Some of the planes were too small to fit an American soldier and a Soviet soldier. As a result, the American soldiers had to give instructions on the ground and watch the Soviets fly. The language barrier between the Americans and Soviets reportedly caused some problems when they were trying to do this. The Ladd Field newspaper tried to help the language differences. The newspaper included helpful Russian phrases and the base offered classes in Russian. However, the language barrier was such that sign language was often used when interpreters were not handy.

Americans complained that the Soviets were too picky about accepting planes with minor mechanical problems. David Chavchavadze, an American translator, said there was a good reason for their attitude. The North American part of the Lend-Lease route was difficult, but the Soviet segments were worse because landing fields were farther apart and more primitive. "The Americans were irritated because they did not realize that if a plane developed mechanical trouble on its way to the front or crashed, the Russian mechanic who had signed for it was held responsible."

The Soviets also became famous in Fairbanks for buying large quantities of consumer goods that were difficult to find back in the Soviet Union. One American officer remembered a time when a Soviet soldier asked to buy shoes. "What kind?" the clerk asked. "All kinds," the Russian said. "What size?" the clerk asked. "All sizes," the Russian said. The clerk sold him all the previous year's styles the store held in stock. Fairbanks was not forced to ration goods so it was a "buyer's paradise" for the Soviets.

Questions for Reading 3
1. What were some of the difficulties faced by the Soviets and Americans as they worked together? Why was it important for Soviet and American soldiers to work together?
2. How did the soldiers communicate to each other?
3. What effect do you think American and Soviet soldiers living and working together at Ladd Field had on the overall Lend-Lease mission?
4. Would it be surprising today to see soldiers from different countries on an American military base during a war?

Reading 3 was compiled from Cold Missions: The U.S. Army Air Forces and Ladd Field in WWII and the National Register of Historic Places Registration Form, Ladd Field, Washington, D.C.: U.S. Department of the Interior, National Park Service, 1984.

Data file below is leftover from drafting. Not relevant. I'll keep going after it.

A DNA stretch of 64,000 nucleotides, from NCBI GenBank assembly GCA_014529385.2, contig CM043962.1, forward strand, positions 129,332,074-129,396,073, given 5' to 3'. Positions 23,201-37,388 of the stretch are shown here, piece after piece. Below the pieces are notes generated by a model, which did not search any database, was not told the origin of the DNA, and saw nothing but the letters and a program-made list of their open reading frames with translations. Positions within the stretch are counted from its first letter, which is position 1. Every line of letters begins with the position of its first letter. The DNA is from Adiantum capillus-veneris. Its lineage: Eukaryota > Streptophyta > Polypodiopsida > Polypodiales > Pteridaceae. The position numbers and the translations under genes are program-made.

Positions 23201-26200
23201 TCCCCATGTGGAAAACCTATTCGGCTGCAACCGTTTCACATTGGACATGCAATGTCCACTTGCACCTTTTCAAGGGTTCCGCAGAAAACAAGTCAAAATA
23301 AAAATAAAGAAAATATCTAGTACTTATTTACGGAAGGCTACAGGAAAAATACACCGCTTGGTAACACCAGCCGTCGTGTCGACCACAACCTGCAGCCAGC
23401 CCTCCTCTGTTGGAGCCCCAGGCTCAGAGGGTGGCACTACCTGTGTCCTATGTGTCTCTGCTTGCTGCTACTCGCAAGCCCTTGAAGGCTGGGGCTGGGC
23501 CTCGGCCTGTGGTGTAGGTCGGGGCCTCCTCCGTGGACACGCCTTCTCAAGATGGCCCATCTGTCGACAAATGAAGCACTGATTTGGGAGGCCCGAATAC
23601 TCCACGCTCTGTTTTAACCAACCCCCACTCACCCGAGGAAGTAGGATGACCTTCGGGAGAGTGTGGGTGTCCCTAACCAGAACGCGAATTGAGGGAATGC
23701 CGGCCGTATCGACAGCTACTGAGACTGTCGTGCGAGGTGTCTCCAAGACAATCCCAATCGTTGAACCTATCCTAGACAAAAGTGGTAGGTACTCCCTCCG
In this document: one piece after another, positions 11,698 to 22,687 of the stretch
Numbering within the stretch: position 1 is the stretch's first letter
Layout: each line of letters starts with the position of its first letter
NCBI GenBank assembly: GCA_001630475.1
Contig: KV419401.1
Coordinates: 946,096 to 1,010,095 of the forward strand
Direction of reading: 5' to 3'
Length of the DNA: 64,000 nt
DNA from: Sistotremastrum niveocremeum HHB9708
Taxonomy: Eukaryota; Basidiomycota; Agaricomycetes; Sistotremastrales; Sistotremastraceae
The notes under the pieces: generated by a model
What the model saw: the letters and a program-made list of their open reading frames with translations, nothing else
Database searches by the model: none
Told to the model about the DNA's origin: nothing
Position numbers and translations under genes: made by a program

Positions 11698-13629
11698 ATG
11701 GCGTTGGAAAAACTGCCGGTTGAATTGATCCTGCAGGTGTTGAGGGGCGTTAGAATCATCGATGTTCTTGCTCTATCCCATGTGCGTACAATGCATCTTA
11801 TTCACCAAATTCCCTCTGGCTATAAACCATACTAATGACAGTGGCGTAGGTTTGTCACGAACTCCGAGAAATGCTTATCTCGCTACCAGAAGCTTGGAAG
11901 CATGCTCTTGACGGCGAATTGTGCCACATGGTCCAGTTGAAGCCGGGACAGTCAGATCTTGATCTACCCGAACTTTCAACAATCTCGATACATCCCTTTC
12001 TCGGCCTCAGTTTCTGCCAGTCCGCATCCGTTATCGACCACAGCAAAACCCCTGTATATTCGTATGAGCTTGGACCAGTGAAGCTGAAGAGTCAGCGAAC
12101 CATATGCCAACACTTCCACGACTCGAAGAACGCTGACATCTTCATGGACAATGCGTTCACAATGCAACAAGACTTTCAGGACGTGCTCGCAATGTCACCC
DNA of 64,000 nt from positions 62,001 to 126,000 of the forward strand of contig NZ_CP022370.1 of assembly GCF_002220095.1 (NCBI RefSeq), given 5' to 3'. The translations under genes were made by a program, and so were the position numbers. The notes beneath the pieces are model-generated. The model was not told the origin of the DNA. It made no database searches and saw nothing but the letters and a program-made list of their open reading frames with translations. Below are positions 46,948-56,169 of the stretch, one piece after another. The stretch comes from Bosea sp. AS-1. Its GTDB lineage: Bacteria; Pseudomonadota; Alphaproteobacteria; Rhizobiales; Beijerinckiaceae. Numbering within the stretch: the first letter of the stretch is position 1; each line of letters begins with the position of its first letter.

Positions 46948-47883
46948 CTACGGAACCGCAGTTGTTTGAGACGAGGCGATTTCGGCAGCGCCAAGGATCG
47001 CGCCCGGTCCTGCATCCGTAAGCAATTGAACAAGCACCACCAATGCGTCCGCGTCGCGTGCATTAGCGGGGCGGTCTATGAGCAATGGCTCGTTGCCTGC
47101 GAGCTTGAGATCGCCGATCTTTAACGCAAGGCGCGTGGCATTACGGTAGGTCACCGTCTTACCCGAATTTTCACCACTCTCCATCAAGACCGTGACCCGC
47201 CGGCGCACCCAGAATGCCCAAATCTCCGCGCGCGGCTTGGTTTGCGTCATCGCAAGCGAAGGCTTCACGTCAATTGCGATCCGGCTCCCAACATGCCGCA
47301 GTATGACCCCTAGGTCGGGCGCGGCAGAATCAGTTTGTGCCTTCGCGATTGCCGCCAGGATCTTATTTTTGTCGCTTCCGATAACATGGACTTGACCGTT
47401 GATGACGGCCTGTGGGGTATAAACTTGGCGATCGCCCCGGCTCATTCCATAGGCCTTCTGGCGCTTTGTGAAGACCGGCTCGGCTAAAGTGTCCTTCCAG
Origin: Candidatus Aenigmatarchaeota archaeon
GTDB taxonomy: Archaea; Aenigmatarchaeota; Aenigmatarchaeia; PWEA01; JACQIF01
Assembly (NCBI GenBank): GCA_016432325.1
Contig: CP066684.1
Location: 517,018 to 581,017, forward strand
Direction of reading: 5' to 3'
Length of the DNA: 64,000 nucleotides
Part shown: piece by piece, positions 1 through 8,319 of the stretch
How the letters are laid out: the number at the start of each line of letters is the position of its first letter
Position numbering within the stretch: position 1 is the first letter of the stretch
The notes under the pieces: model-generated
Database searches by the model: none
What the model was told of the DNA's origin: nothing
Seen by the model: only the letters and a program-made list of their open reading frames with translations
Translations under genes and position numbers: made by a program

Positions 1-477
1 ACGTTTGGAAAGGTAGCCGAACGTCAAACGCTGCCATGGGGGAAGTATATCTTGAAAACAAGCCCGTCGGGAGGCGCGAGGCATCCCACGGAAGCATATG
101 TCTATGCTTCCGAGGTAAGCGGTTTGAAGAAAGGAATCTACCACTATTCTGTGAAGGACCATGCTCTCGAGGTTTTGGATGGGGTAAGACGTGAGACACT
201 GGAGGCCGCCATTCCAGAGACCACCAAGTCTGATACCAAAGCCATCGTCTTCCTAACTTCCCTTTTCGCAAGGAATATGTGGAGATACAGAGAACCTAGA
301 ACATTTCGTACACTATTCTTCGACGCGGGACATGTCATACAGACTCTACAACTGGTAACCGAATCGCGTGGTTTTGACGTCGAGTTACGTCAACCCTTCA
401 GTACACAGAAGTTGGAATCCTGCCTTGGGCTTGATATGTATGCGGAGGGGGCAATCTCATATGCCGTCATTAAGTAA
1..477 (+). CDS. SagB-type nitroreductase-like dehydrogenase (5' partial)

Visual Evidence

Photo 1: Photograph of Ladd Field under construction in 1939.

Aerial Photograph of Ladd Field under construction in 1939.
(Courtesy of the U.S. Army)

Photo 2: Photograph of Ladd Field during the Cold Weather Testing Mission, 1942.
Photograph of Ladd Field during the Cold Weather Testing Mission, 1942.
(Courtesy of the U.S. Army)

Photo 3: Photograph of Ladd Field after WWII construction boom in 1946.
Photograph of Ladd Field after WWII construction boom in 1946.
(Courtesy of the U.S. Army)

Questions for Photos 1-3
1. How many buildings can you count under construction in photo 2? Does there appear to have been a lot of new construction between 1939 and 1942?
2. What differences do you see between Photos 1 and 3? Is there a difference in size? Has anything been added? If so, what?
3. Why do you think there were so many changes between 1939 and 1946? What impact do you think the change in mission made? (Refer back to Readings 1 and 2, if necessary.)

Visual Evidence

Map 3: Map of the ALSIB Route.

Map of the ALSIB Route.
(Fort Wainwright Cultural Resources Department)

Questions for Map 3
1. Count how many landing fields there were between Great Falls, Montana and Fairbanks, Alaska. Why do you think there were so many landing fields? What factors do you think would have determined how many stops the pilot had to make before reaching Fairbanks?
2. Referring back to Reading 2, why do you think this route was chosen instead of another? (Consult an atlas if necessary)

Visual Evidence

Photo 4: White Star, Red Star.